Thanks again to Walker and Keith for pointing me in the right direction!




I am having a similar issue with my 3880, but I wondered if you could describe in a little more detail what you did beyond adjusting the levers to “bring the head into correct alignment.” Also, how has your adjustment stood up over the last few months?


Hi Bruce –

Re: the CR adjustment, I rotated the head manually ever-so-slightly after just barely loosening the third screw. I then tightened the screw and printed a test per the Adjustment Program, evaluated, then either went a little further in the same direction or, if I’d over-adjusted the alignment, eased it back a notch. It was a fussy deal. Really just a matter of trying to manually do what the lever is designed to do. Is your lever functioning? Are you using the Adjustment Program?

After using the printer a fair amount following these adjustments, I found I was increasingly aware of the original problem. I’m not sure if the adjustment slipped a little, or if I just noticed it more having become aware of it. It bugged me. This is a printer I bought on eBay, and I’ve become a little suspect of how it was handled before I got it. I wasn’t sure I wanted to put more time into trying to get the alignments right on and then maybe never really get there. At any rate, I recently saw a factory refurbished P800 online and decided to make the upgrade. The P800 is right on and prints more cleanly than my 3880, which I plan to use now for photopolymer plates. Hope this helps –


Thanks Jeff,

These things tend to get complicated and I have been proceeding slowly. The 3880 I am testing just got returned from repair (freight damage) at the Epson facility near Atlanta, hence my surprise at the offsetting/ghosting/double printing going on because my assumption was that they would have run all the adjustment routines. I may take it back over there after the “cornteen."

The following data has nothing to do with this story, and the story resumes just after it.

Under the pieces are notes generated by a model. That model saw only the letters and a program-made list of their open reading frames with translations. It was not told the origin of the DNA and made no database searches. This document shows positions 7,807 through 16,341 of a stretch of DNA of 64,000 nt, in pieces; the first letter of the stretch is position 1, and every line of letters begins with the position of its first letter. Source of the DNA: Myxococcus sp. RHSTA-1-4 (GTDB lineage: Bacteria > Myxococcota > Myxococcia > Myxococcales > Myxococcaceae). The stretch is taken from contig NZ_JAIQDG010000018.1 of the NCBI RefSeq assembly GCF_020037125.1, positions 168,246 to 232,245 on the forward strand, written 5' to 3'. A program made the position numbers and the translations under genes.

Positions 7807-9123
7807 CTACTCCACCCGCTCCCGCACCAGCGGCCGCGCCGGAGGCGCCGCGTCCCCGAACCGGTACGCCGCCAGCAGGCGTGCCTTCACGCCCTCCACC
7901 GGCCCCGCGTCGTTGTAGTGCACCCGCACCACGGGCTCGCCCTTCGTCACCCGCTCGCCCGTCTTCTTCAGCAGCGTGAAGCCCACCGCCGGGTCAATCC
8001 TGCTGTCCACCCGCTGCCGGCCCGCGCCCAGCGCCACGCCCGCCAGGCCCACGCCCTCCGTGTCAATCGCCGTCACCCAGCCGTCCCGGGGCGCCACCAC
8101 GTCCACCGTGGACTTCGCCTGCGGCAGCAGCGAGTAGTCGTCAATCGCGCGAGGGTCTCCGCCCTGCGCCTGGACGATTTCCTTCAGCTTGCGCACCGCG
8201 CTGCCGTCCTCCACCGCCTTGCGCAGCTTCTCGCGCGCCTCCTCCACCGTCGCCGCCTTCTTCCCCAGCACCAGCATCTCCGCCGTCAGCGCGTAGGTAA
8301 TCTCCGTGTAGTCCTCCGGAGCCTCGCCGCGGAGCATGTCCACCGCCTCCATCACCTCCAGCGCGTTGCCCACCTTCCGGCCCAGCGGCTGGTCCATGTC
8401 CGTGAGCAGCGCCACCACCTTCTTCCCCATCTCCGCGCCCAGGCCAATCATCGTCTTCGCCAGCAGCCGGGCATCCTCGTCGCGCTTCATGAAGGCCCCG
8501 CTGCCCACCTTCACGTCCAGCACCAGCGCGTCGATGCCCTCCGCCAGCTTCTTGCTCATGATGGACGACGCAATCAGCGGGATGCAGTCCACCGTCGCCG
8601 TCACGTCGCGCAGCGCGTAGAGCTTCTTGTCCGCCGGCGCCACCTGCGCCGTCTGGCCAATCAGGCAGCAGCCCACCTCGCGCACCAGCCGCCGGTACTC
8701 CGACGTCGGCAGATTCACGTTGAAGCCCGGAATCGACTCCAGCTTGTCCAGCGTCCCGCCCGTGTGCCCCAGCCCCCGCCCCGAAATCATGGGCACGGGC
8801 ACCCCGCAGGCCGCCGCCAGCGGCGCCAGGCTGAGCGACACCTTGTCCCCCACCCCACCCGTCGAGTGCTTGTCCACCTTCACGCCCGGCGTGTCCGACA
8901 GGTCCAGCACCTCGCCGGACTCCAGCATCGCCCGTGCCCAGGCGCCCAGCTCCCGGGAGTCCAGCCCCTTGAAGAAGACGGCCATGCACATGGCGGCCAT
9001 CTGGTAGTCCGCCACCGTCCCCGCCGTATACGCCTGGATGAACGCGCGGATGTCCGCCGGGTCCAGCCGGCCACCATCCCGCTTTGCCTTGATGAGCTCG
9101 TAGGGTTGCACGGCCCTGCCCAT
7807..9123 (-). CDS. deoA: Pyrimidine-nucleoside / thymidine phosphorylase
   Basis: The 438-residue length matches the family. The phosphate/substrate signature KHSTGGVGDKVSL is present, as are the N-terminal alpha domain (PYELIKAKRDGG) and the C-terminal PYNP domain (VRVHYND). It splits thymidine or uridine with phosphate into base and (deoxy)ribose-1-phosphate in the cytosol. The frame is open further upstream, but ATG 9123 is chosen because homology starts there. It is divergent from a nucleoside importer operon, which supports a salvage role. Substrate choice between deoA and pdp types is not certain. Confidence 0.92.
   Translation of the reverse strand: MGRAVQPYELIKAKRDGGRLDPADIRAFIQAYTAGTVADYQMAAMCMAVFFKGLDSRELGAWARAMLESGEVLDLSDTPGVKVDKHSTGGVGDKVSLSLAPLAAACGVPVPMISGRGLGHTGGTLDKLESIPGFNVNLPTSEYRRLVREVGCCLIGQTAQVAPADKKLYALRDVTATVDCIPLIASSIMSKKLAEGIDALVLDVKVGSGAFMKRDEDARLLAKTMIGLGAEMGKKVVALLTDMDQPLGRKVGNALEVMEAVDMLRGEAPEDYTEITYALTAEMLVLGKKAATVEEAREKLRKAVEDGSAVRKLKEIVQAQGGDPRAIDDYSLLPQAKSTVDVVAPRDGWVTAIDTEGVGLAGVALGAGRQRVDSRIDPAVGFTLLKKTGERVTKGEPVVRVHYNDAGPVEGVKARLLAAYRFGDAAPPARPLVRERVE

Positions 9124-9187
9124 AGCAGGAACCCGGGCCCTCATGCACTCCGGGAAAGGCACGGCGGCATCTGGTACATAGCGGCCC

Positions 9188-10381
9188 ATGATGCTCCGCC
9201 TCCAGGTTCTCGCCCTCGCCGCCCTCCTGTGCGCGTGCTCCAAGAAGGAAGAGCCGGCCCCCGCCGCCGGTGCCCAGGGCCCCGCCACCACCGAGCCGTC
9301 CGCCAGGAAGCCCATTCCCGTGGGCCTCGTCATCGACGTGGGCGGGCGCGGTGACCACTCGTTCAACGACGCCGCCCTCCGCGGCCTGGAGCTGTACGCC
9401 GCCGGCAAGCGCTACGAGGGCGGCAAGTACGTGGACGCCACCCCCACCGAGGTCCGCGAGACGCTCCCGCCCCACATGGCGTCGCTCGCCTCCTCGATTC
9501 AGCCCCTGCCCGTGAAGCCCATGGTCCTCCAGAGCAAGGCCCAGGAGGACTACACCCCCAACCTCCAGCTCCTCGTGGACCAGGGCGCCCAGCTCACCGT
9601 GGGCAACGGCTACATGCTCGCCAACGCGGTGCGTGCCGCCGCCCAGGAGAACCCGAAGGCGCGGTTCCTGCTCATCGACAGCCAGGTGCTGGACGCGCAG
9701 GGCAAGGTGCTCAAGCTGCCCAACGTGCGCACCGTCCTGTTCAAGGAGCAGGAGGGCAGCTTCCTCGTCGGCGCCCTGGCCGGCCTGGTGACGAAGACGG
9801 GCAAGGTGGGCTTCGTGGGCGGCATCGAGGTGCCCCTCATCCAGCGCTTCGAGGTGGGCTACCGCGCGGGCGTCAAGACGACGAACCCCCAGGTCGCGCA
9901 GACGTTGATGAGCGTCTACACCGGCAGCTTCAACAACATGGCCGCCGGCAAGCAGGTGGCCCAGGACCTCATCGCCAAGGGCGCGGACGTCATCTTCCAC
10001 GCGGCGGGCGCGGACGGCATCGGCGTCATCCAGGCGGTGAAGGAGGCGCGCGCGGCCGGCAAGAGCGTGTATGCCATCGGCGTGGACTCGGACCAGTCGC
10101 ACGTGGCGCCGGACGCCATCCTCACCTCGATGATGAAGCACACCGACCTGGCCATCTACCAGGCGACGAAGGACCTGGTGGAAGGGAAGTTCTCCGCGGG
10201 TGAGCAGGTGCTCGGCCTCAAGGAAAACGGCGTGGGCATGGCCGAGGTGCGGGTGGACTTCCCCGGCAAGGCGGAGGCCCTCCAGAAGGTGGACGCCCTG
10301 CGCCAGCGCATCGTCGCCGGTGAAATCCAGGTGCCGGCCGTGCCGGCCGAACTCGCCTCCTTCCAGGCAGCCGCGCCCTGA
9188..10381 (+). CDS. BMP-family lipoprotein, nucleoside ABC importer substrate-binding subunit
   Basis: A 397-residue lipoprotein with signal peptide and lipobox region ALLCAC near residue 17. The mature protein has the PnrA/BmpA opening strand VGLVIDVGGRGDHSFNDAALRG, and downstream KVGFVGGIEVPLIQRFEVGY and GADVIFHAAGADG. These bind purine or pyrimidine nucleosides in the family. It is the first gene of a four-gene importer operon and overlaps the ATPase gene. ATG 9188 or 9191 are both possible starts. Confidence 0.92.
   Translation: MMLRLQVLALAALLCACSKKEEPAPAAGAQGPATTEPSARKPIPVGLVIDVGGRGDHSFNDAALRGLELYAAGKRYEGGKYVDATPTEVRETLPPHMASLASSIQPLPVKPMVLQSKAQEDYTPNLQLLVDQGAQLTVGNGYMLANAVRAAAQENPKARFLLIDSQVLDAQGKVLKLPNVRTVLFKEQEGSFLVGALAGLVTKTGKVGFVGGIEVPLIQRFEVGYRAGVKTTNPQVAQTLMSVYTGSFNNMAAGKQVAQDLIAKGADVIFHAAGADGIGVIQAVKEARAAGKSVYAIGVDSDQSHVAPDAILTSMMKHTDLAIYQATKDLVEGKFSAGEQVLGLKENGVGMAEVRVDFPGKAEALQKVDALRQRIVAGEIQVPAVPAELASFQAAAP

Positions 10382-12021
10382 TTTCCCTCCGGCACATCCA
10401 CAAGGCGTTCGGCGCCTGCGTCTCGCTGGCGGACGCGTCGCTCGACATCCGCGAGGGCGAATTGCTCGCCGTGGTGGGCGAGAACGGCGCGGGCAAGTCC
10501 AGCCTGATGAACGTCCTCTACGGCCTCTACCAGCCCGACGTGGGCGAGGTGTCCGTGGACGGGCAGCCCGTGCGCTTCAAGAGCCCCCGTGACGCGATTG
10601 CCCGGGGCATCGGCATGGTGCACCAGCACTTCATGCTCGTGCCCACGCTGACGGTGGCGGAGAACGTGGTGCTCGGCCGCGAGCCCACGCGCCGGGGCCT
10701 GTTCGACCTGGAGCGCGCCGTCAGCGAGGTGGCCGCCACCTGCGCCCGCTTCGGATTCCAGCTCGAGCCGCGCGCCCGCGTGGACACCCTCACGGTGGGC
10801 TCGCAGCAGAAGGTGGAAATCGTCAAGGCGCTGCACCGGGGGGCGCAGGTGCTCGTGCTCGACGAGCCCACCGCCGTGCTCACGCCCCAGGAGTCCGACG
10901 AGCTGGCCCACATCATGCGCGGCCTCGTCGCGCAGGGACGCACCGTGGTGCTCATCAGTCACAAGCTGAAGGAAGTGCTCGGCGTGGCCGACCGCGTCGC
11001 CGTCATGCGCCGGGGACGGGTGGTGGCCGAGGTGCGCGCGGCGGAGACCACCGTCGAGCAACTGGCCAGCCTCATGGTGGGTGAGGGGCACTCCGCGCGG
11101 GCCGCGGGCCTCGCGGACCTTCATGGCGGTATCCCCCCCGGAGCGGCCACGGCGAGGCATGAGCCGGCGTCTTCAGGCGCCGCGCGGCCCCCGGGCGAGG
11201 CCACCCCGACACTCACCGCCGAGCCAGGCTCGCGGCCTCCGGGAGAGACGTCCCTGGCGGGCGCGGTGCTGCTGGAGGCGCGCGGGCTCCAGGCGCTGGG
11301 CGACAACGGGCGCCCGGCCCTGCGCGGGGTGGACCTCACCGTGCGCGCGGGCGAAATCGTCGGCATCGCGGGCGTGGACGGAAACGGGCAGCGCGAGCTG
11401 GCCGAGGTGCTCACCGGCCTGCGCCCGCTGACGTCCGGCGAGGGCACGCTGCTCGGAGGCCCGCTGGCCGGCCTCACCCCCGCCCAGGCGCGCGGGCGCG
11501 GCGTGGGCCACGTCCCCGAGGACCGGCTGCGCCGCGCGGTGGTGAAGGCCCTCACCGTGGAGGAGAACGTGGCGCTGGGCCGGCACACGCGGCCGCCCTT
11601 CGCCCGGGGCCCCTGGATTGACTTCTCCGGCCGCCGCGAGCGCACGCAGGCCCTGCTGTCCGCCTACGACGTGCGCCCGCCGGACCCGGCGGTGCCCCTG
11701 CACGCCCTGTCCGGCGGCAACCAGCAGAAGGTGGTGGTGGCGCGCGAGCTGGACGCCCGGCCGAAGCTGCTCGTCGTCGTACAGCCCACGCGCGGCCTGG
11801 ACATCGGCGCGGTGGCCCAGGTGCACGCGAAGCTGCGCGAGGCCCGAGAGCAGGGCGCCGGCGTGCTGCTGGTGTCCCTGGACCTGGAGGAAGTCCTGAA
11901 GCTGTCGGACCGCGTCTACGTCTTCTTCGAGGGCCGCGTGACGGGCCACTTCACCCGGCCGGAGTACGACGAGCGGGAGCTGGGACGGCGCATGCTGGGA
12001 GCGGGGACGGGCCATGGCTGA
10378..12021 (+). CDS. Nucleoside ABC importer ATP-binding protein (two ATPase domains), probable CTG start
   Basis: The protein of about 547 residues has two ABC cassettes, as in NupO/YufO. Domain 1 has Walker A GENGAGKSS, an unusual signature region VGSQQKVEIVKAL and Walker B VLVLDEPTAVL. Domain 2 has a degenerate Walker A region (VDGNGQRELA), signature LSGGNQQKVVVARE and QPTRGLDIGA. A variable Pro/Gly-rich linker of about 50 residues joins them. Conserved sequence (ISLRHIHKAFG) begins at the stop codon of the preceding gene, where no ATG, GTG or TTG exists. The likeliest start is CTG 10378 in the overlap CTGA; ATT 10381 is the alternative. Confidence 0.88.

I do have the adjustment program, but I haven’t decided which adjustments are necessary, Uni-D, Bi-D, PF, CR Slant or PF Slant. The lever status is unknown. Before I disassemble this machine though, I disassembled a clogged 3880 someone gave to me. Not too bad as it turns out and it has been a good learning exercise. So, the saga goes on…

I have a P800 also, but the process of attaching a separate and expensive board (and then only to have 30 resets) intimidates me.


Bruce –

Are you aware there’s now firmware available that makes the P800 a chipless printer? It’s $60. and it installed very easily for me – no issues. Very straightforward. Walker posted about it in mid-February, here:

He also includes a link for his instructions to set up a P800 with this firmware.

You can download and install the firmware before you pay for the activation key, so you can be sure the install works with your printer. Don’t think I would have sprung for the $400. board on top of a new printer – very happy to see this solution. No reset limits, and the waste tank also becomes chipless. So far, so good. Best of luck with your printer adventures.


I’m letting this chipless solution sort itself out for now. Meanwhile I’m working with these two newly acquired 3880s.